Disabled veteran in search of his customized wheelchair after losing it on highway

Colton Read said having his specially-made wheelchair made him feel like he had legs again

New Braunfels – A New Braunfels Air Force veteran is asking for the community’s help with finding his custom-made wheelchair that fell off of his truck while he was on the highway.

Colton Read, 32, lost both of his legs during his deployment in 2009.

“I served just under five years,” Read said. “I started getting this pain in my right side and it was decided that I needed gallbladder surgery.”

That surgery resulted in major complications that caused Read to lose 3 ½ liters of blood internally.

“When they tried to correct it, they did not repair the wound correctly,” Read said. “I went over eight hours with no blood flow to my legs. They told my wife that I wasn’t going to make it and that they did everything they could.”

Read pulled through after doctors had to amputate both of his legs at the knees.

“I have been blessed with a support system of family and my wife,” Read said. “The hardest part was when I was out of the hospital, I was watching “Cops.” I planned to retire from the military after 20 years and go into being a cop. I just broke down because I knew my life of becoming a cop was never going to happen.”

Life changed dramatically for Read.

Five years after he lost his legs, he was given a specially made wheelchair from the organization Segs4Vets.

“It is a unique chair,” Read said. “It is developed based off a Segway. Instead of having to control my movements with a joystick, I can just lean, and it goes. It helps because I have small daughters and I am able to hold them and steer at the same time.”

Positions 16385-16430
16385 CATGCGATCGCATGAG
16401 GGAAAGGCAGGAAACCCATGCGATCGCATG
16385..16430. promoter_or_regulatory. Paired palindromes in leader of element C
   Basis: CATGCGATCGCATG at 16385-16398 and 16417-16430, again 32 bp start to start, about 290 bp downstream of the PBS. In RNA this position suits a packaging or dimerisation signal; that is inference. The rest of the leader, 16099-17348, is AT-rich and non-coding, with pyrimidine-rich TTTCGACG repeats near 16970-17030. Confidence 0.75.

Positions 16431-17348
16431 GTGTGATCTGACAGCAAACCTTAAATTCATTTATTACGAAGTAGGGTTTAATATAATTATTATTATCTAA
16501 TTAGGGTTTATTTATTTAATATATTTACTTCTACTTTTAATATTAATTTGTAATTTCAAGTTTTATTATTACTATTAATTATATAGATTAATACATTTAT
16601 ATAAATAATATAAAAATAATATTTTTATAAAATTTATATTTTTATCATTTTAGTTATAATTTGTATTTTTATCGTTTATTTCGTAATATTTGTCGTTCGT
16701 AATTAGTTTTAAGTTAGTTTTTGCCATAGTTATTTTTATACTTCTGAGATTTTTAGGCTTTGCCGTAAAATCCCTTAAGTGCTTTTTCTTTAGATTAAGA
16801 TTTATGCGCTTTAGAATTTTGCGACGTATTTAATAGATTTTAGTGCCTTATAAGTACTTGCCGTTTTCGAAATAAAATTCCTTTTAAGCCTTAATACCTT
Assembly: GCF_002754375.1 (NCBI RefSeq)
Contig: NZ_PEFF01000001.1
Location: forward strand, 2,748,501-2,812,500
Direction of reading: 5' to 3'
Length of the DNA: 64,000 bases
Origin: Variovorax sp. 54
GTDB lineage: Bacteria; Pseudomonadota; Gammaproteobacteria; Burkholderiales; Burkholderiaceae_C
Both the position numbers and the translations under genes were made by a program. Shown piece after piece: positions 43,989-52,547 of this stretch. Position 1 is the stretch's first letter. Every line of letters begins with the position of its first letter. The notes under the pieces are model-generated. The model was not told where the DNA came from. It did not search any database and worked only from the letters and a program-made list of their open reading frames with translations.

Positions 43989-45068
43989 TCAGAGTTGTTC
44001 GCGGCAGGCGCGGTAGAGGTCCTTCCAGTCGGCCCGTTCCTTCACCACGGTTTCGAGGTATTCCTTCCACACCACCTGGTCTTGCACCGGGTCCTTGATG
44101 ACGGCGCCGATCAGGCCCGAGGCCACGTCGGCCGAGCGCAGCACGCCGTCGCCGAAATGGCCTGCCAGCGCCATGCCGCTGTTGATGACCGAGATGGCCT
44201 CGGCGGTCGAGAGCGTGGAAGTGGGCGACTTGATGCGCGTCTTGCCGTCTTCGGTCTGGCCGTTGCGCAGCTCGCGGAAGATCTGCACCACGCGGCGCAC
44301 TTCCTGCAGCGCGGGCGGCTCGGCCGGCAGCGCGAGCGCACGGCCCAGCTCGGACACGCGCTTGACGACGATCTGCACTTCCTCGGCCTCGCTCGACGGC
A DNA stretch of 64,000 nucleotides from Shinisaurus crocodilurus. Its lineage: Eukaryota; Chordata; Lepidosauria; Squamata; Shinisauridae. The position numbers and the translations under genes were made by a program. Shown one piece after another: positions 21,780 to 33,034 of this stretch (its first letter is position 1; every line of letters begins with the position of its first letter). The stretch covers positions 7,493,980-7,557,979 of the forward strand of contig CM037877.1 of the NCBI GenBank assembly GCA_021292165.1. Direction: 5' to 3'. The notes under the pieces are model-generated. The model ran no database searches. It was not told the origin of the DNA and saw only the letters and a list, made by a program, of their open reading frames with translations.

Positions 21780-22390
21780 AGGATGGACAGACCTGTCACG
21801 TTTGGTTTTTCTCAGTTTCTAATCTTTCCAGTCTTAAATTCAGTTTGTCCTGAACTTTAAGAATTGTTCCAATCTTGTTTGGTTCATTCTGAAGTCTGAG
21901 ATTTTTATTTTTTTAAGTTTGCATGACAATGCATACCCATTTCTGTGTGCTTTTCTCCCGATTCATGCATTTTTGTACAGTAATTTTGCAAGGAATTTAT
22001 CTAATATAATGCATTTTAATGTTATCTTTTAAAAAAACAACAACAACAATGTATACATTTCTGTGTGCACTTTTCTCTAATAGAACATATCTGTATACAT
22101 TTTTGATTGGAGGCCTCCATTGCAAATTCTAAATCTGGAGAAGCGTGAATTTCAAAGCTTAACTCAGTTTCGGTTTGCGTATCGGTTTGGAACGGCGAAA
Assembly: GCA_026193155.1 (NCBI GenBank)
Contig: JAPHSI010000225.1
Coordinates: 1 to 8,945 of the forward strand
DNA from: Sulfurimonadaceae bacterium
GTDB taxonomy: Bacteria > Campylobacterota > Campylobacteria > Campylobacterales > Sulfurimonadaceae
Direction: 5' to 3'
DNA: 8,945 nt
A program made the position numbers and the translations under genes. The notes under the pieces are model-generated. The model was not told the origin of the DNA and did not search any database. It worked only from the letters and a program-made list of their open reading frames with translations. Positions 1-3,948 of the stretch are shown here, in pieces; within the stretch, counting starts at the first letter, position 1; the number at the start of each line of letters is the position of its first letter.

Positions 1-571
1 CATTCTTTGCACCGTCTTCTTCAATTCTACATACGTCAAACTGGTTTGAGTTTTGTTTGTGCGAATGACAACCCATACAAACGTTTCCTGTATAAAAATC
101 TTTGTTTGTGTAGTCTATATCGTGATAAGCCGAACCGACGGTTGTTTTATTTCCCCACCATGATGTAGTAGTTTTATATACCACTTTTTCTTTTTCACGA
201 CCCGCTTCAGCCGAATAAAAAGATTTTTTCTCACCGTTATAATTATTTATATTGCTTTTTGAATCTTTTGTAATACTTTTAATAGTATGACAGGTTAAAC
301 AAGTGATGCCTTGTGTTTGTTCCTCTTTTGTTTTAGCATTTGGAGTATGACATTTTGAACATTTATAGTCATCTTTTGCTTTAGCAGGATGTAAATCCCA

Read said last Tuesday was the last time he saw his chair.

“I was leaving the VA to get an oil change,” Read said. “We were riding off I-10 and in between my route, we notice the strap was a little lose so we pulled over and doubled checked to make sure the strap was tight. We did that in front of Dixie Flag. When we stated to drive, we went onto 410 and got onto I-10 and took that exit to go to the Flying J to get my oil changed and when we got there we realized my chair was no longer on the back of my truck.”

Read said he retraced that same route several times, but his chair was nowhere to be found.

He reported it lost with the San Antonio Police Department.

He also made a post about the chair on Facebook, which has been shared over 4,000 times.

“I was thinking by now, someone had to have seen it and would have said something already,” Read said. “I am fearful that someone is trying to scrap it out. Segways are a unique commodity that a lot of people want. The batteries are hard to come by and I am fearful that someone is trying to scrap it out and sell the batteries and take it a part.”

Since his chair disappeared, Read said life has been a struggle.

“I have had three wrist surgeries because it is hard to manually wheel,” Read said. “I am not bedridden, but I have had to spend a lot more time in bed or sitting down.”

He said getting his chair back means everything to him.

“It is the closest thing to having legs again. I have been on prosthetics and that takes a lot of work and effort. The mindless going about your day with having legs, I found that in this wheelchair.”

“It makes a big difference in every aspect of my life. Going out and playing with my kids in the backyard. Playing in the front. It affects my ability to be able to work. It is my most prized most valuable possession in my life.”

The chair has a square base, is military OD green, has two wheels and weighs 150 pounds.

If you have seen Read’s chair, you are urged to contact police.

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About the Authors:

Japhanie Gray is a reporter with KSAT12 News.

Before starting at KSAT in August 2011, Ken was a news photographer at KENS. Before that he was a news photographer at KVDA TV in San Antonio. Ken graduated from San Antonio College with an associate's degree in Radio, TV and Film. Ken has won a Sun Coast Emmy and four Lone Star Emmys. Ken has been in the TV industry since 1994.